Salisbury Forth is a bicycle courier in post-pandemic Melbourne. After the government rolled out a flu-vaccine to a panicked public, an unexpected side-effect screws with hormone levels and leaves most of the population infertile and desperate for cures. The religious party ‘Nation First’ has been voted into power, prohibiting ‘unnatural practices’ including gene therapy, hormone replacement and surrogacy. The only cure they condone for the return of family is prayer. Salisbury delivers ethical hormone treatments for her boss, Gail, who has been forced to move her business underground – a dangerous occupation that could get Sal killed at any time.

But delivering contraband isn’t Sal’s only reason to beware the religious zealots and vigilante groups operating under the guise of the law. Sal is a sexual transgressor, androgynous and prefers women as her sexual partners. Her very existence has become illegal.

When a batch of deadly, tainted hormones packaged as Gail’s makes its way onto the street, Sal is charged with finding out who is behind the plot to wipe out her boss’s business. Is it someone wanting to take over Gail’s lucrative patch, or are there even more sinister motives behind the pesticide-enhanced kit circulating the streets with Gail’s stamp on them?

The Courier’s New Bicycle has it all. Page flipping pace, almost as fast as Sal’s bike itself, this is a story that will not only make you pause and ponder your own ethical standards and acceptance of government policies, but it’s beautifully and sparsely crafted:

‘I am a machine, legs and lungs pumping, body tucked flat and low, eyes on the route ahead. Speeding along the city streets, a shadow with lights and reflectors flashing, a savage joy ripples through me. Adrenaline courses, quicksilver, in muscles and ligaments, joints and skin, and I feel nothing of the cold, the dark, the jolting surfaces…’

As a Melbourne native, I particularly found Westwood’s use of the city as a backdrop fun and enlightening. Some of the city’s landmarks and streets have retained their original names and appearance, yet others, though still recognisable have been renamed in accordance with the country’s new religious obsession. Westwood has rebuilt Melbourne as a dark and dangerous place, while losing none of its gothic beauty along the way. Prayer groups huddle under sparse streetlights, and the wealthy financial districts have morphed into safe places for brothels and surrogacy teams.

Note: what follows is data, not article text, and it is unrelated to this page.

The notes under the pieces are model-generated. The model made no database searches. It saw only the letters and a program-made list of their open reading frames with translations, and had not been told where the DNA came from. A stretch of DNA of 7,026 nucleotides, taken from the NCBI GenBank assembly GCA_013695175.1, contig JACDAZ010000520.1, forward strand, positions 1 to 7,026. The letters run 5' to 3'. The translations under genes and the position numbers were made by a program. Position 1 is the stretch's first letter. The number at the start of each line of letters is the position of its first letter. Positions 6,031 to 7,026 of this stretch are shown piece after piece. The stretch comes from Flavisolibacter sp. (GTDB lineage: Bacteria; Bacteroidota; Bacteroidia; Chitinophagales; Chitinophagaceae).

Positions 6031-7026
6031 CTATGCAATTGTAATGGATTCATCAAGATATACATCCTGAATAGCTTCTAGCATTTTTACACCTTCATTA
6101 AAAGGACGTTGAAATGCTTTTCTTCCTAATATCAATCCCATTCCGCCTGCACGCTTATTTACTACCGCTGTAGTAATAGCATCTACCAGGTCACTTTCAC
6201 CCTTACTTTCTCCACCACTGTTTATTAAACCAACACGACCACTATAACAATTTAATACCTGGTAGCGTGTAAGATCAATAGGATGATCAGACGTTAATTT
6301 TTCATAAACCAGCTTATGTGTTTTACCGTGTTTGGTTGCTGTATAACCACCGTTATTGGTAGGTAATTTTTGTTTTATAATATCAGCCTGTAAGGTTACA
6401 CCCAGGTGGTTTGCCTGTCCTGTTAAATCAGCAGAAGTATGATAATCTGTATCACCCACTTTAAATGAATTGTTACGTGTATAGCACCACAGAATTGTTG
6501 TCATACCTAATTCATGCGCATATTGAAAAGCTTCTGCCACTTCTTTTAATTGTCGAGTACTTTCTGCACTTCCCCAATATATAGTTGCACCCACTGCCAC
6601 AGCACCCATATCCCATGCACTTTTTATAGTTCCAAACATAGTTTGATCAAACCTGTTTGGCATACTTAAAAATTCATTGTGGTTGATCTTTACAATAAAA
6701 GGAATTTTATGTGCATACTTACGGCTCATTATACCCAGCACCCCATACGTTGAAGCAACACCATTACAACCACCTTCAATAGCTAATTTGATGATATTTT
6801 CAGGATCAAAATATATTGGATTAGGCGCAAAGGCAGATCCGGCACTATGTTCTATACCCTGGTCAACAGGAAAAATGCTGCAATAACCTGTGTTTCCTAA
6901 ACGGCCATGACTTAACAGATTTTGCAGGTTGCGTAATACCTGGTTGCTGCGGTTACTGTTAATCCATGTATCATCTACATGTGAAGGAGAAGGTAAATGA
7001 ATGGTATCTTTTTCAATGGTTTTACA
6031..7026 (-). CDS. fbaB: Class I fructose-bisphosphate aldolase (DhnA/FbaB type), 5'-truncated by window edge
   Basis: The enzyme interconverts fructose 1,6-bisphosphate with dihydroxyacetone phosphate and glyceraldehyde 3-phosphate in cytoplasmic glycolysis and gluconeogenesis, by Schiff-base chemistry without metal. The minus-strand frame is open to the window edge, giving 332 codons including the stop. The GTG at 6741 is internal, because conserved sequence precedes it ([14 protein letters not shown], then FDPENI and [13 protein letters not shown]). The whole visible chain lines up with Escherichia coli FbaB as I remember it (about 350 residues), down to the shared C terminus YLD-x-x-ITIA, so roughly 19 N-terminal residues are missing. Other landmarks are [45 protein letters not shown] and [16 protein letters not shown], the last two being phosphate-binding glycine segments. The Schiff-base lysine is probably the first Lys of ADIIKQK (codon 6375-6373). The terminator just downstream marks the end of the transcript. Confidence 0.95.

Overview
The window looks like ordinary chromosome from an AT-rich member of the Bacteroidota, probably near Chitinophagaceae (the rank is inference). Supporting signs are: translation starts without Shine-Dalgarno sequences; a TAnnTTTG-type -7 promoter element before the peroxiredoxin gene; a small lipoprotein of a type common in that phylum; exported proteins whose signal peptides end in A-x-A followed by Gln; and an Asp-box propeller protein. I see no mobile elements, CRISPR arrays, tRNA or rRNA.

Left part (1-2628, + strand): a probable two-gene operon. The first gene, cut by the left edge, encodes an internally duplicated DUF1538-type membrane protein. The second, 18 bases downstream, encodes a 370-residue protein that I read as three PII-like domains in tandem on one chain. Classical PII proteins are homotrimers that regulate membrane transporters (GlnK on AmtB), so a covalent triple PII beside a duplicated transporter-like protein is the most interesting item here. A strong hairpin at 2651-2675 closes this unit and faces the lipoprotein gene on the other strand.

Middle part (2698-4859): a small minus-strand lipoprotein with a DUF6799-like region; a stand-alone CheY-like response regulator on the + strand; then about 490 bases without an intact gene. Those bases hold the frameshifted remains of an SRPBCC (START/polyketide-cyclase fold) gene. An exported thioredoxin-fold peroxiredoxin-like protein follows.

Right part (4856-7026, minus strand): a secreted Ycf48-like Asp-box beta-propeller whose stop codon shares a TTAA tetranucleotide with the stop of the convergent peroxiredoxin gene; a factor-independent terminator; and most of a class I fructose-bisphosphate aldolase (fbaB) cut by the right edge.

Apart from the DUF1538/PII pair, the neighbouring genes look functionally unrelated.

This is a gritty story that brings bare-bones emotion to the fore. One particular scene early in the book, where Sal takes part in a clandestine animal rescue operation was so raw and graphic, was almost too difficult to keep reading. However this scene is pivotal to not only the story and its conclusion, but also in the way we get to know Sal and her ethical standards and beliefs. She is a character of immense backbone, willing to put her own safety on the line to stand by what she knows is right.

Westwood’s darkness is sprinkled with moments of humour – I particularly loved Sal’s cat, the purple glow-in-the-dark Nitro; just like Sal herself, his existence has been outlawed by moralistic bigots too frightened to think for themselves. There were also moments of true friendship and loyalty so tender, it felt as though I was intruding on private conversations and thoughts.

The Courier’s New Bicycle is not what I would label as an easy read, purely for the subject matter. While Westwood’s word craft is stunning, the reader is shocked over and over again by the feasibility of a near future just like this one. This is a story that will – and should – stay with you long after the last page is read, as commentary on a society that just may well be where we’re heading.

Published by Harper Voyager.

Paperback, 327 pages.

ISBN – 978 0 7322 8988 1



davitt-award  aurealis-award   logo-curtin-university

Peacemaker - Aurealis Award
Best Science Fiction Novel 2014

Curtin University Distinguished Alumni Award 2014

Transformation Space - Aurealis Award
 Best Science Fiction Novel 2010

Sharp Shooter - Davitt Award
Best Crime Novel 2009 (Sisters in Crime Australia)